4.4. Identification of Non-Cyclic Nucleotide (NCN) EPAC Agonists

HTS using 8-NBD-cAMP (Figure 4) competition assays has been limited to screens involving EPAC2, likely due to the limited fluorescence of 8-NBD-cAMP when bound to the CNBD-B of EPAC1 compared to EPAC2 [99]. This difference may be linked to structural differences between EPAC1 and EPAC2 within the CNBD-B that selectively influence the docking of ligands to the cAMP-binding pocket [90]. Moreover, the low stability of full length recombinant EPAC1 in vitro has limited its study in HTS and structural assays [89]. Although full-length EPAC1 is relatively unstable in vitro, the isolated EPAC1-CNBD-B displays superior stability and 8-NBD-cAMP has been shown to bind and fluoresce within the CNBD-B of EPAC1 [89]. Given that the CNBDs of EPAC1 and EPAC2 display structural differences [108,109,110], screening both CNBDs simultaneously may facilitate isoform-selective compound discovery. We have used this dual-target strategy to screen 5195 compounds from the BioAscent Compound Collection (Biocity Scotland, Newhouse, Scotland), identifying a number of ligands with varied binding affinities to the distinct isoforms [111]. Follow up characterisation of the top hit, I942 (Figure 4), using ligand observe nuclear magnetic resonance (NMR) confirmed direct interaction with both EPAC1 and EPAC2 CNBD-B [111]. However, in vitro GEF assays revealed that I942 displayed partial agonist activity toward EPAC1 (AC50 10% that of cyclic AMP [111]) and no significant action towards EPAC2. Further study revealed that I942 had no effect in vitro on PKA activity as measured by phosphorylation of the transcription factor CREB, a known PKA substrate. I942 is therefore the first non-cyclic nucleotide small-molecule with selective agonist properties toward EPAC1. As a novel, NCN scaffold, the N-acylsulfonamide chemotype of I942 might be advantageous to nucleotide-based structures, which may require prodrug strategies for therapeutic deployment.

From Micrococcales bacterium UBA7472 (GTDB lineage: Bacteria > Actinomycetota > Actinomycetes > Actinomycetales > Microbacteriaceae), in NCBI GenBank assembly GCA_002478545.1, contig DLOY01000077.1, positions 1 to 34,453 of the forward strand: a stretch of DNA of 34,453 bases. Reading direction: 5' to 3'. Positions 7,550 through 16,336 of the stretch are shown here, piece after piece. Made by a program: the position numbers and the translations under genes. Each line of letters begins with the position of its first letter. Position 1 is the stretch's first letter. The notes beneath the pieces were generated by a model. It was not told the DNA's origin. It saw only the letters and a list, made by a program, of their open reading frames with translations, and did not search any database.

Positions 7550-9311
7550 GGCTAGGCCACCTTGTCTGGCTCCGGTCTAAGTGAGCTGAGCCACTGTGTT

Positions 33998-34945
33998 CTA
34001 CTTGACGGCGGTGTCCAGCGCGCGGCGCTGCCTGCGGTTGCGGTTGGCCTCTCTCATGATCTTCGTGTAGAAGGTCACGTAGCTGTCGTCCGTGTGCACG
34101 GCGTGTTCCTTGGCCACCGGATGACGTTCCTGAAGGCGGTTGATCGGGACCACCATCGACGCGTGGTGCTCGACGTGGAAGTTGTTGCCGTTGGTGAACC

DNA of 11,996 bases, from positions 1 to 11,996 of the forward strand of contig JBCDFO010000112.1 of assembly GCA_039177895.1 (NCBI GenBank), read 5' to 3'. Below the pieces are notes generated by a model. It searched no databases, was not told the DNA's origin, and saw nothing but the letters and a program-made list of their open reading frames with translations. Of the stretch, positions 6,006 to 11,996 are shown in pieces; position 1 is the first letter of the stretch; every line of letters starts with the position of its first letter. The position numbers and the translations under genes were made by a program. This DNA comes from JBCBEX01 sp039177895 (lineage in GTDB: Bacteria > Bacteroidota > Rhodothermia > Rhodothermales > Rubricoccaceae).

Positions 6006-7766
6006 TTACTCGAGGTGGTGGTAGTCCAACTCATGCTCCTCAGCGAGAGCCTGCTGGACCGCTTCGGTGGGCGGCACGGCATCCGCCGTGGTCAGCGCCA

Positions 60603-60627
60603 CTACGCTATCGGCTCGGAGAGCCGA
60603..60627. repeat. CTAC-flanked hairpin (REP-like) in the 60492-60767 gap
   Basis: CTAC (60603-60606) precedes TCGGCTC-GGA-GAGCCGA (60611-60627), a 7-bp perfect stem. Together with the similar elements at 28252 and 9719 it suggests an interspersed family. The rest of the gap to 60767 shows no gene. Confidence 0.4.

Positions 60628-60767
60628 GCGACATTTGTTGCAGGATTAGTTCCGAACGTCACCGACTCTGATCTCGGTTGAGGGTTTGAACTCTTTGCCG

4.5. Putative Binding Mode of Novel EPAC Agonists